The MC/SC test will take place at the very last session of this course via LEARN in the course: 1893 Course I - Philosophy: Logic and Ethics.  

Duration: 1 hour, 60 questions, the questions will be MC and SC questions.

The „examination statement“ will be activated 30 minutes before the start of the exam. You will be asked to read it and you have to confirm it. 

In case of internet issues during the exam, please send us an email with the subject “interruption” or „error”. PLEASE be aware that you have to document the problem in question. Tel.Nr. 01-313364257 (I am present during the exam, i.e. also reachable). Otherwise: gabriele.mras@wu.ac.at

ATTENTION: The final exam has to be positive for the grade of the whole course to be positive. In the case of an unexplained absence it will not (!) only be graded as having received 0 points!

Unit details

Unit Date Contents
1 07.10.2021: 18:00-21:00

Intro into class, administrative details, course overview;

We will "meet" via Zoom.

2 14.10.2021: 18:00-21:00

SELF-STUDY

A) LOGICAL EMPIRICISM AND FACTUAL NECESSITY

1. The idea of confirmation vs. the aim of proving a theory to be true.

  • The "Vienna Circle" and the principle of verifiability.
  • What is verifiability? What are singular consequences of hypothetical statements? What is meant by "reduction of general sentence to observational sentences"?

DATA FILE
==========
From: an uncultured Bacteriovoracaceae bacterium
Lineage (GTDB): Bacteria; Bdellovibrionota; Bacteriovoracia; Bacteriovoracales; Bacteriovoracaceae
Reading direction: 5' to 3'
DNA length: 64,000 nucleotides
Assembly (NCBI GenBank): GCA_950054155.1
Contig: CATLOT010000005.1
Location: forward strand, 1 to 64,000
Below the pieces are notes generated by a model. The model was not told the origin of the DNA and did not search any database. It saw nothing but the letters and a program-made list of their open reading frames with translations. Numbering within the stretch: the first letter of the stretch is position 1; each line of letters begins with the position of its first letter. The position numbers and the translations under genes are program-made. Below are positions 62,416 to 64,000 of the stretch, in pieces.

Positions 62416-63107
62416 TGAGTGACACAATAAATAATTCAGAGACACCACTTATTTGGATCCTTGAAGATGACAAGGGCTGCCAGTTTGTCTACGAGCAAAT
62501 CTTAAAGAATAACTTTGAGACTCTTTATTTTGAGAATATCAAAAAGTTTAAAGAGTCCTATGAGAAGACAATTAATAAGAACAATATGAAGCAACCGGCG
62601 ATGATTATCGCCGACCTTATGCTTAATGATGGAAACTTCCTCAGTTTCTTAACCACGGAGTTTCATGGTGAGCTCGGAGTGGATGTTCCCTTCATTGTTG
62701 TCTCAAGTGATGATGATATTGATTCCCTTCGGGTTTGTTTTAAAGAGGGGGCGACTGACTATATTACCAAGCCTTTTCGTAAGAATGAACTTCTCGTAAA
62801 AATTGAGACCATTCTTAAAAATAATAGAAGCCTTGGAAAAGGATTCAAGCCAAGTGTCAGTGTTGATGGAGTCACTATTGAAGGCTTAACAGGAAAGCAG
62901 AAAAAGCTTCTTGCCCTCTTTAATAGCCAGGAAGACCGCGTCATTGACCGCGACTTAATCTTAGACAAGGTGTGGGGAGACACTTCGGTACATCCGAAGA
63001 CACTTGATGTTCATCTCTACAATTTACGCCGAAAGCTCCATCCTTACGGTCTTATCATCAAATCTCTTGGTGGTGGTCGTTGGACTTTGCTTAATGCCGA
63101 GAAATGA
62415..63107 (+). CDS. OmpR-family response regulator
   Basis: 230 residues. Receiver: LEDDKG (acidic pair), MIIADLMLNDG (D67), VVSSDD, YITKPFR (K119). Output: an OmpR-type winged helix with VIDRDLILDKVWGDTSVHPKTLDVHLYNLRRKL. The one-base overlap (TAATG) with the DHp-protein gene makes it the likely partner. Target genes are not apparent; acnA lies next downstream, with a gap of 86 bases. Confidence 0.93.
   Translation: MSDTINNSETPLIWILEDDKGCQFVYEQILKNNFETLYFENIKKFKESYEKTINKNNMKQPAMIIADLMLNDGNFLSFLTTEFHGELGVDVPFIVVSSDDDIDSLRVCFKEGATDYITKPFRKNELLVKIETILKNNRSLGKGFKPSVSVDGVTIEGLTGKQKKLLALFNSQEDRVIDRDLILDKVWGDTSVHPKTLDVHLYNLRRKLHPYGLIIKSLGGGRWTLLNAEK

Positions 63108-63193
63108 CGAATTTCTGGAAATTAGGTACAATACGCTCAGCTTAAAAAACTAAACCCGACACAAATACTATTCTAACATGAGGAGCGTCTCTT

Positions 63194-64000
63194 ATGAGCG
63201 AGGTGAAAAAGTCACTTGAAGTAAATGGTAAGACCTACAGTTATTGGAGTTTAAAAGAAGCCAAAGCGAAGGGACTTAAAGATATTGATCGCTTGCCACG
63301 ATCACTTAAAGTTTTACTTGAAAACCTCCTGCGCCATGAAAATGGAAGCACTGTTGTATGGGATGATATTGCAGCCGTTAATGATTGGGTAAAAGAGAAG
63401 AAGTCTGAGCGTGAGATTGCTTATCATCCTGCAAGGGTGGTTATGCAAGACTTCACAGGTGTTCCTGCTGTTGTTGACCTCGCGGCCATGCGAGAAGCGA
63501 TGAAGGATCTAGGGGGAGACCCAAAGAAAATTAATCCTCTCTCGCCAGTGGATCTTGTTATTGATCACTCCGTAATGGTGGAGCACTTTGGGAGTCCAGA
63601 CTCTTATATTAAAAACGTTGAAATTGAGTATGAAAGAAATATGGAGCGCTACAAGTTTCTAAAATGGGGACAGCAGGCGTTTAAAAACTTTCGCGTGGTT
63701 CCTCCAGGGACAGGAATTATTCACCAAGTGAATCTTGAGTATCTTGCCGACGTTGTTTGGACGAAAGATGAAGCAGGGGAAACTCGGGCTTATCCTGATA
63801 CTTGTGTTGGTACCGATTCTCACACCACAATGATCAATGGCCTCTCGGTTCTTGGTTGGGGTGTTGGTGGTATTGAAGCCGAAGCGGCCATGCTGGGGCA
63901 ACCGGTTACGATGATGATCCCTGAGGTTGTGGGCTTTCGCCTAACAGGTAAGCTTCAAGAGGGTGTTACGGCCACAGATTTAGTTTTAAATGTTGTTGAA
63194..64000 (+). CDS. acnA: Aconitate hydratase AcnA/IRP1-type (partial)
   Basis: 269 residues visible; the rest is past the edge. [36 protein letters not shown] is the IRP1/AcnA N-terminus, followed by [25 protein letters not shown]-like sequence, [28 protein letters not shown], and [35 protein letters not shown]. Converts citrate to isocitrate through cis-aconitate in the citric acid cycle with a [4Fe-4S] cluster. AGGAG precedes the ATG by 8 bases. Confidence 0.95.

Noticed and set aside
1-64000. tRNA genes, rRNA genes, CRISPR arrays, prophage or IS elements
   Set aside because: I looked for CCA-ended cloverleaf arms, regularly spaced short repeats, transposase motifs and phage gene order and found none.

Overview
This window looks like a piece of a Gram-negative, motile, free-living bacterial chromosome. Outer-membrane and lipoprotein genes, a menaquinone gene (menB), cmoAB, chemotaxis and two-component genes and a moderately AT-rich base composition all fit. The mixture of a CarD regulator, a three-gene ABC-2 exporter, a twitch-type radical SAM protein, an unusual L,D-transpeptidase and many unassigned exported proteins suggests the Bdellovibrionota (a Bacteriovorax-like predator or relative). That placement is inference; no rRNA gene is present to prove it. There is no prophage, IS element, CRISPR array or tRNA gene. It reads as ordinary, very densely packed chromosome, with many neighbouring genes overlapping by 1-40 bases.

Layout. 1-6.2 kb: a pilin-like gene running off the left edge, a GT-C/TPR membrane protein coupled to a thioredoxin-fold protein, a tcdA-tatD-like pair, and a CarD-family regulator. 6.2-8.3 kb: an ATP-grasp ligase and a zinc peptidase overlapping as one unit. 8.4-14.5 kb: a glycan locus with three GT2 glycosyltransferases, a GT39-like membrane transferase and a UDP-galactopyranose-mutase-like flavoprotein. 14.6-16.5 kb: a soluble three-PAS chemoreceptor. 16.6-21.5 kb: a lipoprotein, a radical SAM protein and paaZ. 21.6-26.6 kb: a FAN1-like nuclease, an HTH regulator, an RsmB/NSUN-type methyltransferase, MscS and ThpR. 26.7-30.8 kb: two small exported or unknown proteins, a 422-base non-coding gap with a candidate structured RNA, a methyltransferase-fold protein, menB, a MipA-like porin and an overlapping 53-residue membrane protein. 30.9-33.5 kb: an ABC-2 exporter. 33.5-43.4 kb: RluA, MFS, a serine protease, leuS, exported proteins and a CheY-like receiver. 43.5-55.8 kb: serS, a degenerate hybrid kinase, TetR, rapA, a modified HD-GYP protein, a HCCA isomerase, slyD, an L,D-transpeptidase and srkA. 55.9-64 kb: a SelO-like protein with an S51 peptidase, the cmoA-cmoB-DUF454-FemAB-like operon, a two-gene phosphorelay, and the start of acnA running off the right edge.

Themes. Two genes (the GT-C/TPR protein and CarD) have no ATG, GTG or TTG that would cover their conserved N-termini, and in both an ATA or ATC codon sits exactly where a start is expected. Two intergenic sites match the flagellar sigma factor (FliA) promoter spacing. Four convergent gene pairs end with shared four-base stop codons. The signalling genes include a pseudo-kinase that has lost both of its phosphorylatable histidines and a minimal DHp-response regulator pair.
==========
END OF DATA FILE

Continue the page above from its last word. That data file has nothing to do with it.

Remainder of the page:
• What are the basic properties of observation sentences or "protocol sentences"?

2. The distinction between meaningful and meaningless sentences.

  • Rudolf Carnap's criticism of metaphysics.
  • The "protocol sentence-debate" in the mid-30ies of the 20th century.

Readings:

  • Carnap, R.: The Vienna Circle. in: Schilpp P. A. (Ed.): The Philosophy of Rudolf Carnap, Cambridge University Press 1887, p. 20-34.
  • Carnap, R.: What is Logical Analysis of Science? in: Hanfling O. (Ed.): Essential Readings in Logical Positivism; Oxford 1981, p. 112-129.
  • Carnap, R.: The Unity of Science; Bristol 1995, p. 42-52.
  • Carnap, R.: On Protocol Sentences. in: Noûs, Vol. 21, No. 4, Dedication: To Alberto Coffa (Dec., 1987) Blackwell, pp. 457-470.
  • Neurath, O.: Protokollsätze; in. ders.: Erkenntnis Band 3, 1932, S. 399-211.
  • Schlick,M: The Scientific Conception of the World: The Vienna Circle, in: Sarkar, Sahotra, (Ed.): The Emergence of Logical Empiricism: from 1900 to the Vienna Circle, New York : Garland Publishing 1996, p. 321-340.